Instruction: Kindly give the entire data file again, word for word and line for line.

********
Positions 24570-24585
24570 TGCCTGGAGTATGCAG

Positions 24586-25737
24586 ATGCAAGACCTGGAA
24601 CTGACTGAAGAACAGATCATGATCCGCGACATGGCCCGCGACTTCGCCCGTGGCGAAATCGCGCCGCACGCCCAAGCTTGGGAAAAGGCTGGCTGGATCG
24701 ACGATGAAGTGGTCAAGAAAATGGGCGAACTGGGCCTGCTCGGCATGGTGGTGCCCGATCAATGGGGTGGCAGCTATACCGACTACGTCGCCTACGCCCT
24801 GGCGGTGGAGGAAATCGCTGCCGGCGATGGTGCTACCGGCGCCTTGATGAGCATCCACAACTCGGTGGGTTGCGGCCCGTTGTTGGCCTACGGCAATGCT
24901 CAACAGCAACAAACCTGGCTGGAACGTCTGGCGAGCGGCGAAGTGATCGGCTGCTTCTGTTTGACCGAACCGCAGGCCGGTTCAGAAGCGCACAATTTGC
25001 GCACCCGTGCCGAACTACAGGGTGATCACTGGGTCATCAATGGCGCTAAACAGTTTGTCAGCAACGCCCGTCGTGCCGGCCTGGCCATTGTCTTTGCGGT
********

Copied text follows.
Positions 24570-24585
24570 TGCCTGGAGTATGCAG

Positions 24586-25737
24586 ATGCAAGACCTGGAA
24601 CTGACTGAAGAACAGATCATGATCCGCGACATGGCCCGCGACTTCGCCCGTGGCGAAATCGCGCCGCACGCCCAAGCTTGGGAAAAGGCTGGCTGGATCG
24701 ACGATGAAGTGGTCAAGAAAATGGGCGAACTGGGCCTGCTCGGCATGGTGGTGCCCGATCAATGGGGTGGCAGCTATACCGACTACGTCGCCTACGCCCT
24801 GGCGGTGGAGGAAATCGCTGCCGGCGATGGTGCTACCGGCGCCTTGATGAGCATCCACAACTCGGTGGGTTGCGGCCCGTTGTTGGCCTACGGCAATGCT
24901 CAACAGCAACAAACCTGGCTGGAACGTCTGGCGAGCGGCGAAGTGATCGGCTGCTTCTGTTTGACCGAACCGCAGGCCGGTTCAGAAGCGCACAATTTGC
25001 GCACCCGTGCCGAACTACAGGGTGATCACTGGGTCATCAATGGCGCTAAACAGTTTGTCAGCAACGCCCGTCGTGCCGGCCTGGCCATTGTCTTTGCGGT